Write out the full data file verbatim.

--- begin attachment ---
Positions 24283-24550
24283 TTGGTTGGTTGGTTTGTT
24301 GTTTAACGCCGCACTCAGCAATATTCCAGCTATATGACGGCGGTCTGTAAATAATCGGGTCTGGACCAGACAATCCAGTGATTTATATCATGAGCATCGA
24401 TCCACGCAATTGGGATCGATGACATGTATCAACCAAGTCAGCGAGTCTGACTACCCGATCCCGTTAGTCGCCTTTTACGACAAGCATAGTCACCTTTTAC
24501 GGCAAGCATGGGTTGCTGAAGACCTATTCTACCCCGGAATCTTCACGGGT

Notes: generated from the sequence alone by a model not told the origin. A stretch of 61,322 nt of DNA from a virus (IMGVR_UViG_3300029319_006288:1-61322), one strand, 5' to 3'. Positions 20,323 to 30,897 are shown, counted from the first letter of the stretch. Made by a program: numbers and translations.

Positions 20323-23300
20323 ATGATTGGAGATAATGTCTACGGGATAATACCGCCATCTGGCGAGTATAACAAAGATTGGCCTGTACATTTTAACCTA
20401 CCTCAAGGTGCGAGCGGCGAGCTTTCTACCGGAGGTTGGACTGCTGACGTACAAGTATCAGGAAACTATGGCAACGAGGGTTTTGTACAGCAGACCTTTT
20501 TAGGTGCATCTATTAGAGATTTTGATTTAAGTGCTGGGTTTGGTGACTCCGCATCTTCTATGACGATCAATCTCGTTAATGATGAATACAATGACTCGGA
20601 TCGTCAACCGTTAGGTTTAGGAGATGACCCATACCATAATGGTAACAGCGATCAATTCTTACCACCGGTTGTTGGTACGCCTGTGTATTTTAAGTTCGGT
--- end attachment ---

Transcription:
Positions 24283-24550
24283 TTGGTTGGTTGGTTTGTT
24301 GTTTAACGCCGCACTCAGCAATATTCCAGCTATATGACGGCGGTCTGTAAATAATCGGGTCTGGACCAGACAATCCAGTGATTTATATCATGAGCATCGA
24401 TCCACGCAATTGGGATCGATGACATGTATCAACCAAGTCAGCGAGTCTGACTACCCGATCCCGTTAGTCGCCTTTTACGACAAGCATAGTCACCTTTTAC
24501 GGCAAGCATGGGTTGCTGAAGACCTATTCTACCCCGGAATCTTCACGGGT

Notes: generated from the sequence alone by a model not told the origin. A stretch of 61,322 nt of DNA from a virus (IMGVR_UViG_3300029319_006288:1-61322), one strand, 5' to 3'. Positions 20,323 to 30,897 are shown, counted from the first letter of the stretch. Made by a program: numbers and translations.

Positions 20323-23300
20323 ATGATTGGAGATAATGTCTACGGGATAATACCGCCATCTGGCGAGTATAACAAAGATTGGCCTGTACATTTTAACCTA
20401 CCTCAAGGTGCGAGCGGCGAGCTTTCTACCGGAGGTTGGACTGCTGACGTACAAGTATCAGGAAACTATGGCAACGAGGGTTTTGTACAGCAGACCTTTT
20501 TAGGTGCATCTATTAGAGATTTTGATTTAAGTGCTGGGTTTGGTGACTCCGCATCTTCTATGACGATCAATCTCGTTAATGATGAATACAATGACTCGGA
20601 TCGTCAACCGTTAGGTTTAGGAGATGACCCATACCATAATGGTAACAGCGATCAATTCTTACCACCGGTTGTTGGTACGCCTGTGTATTTTAAGTTCGGT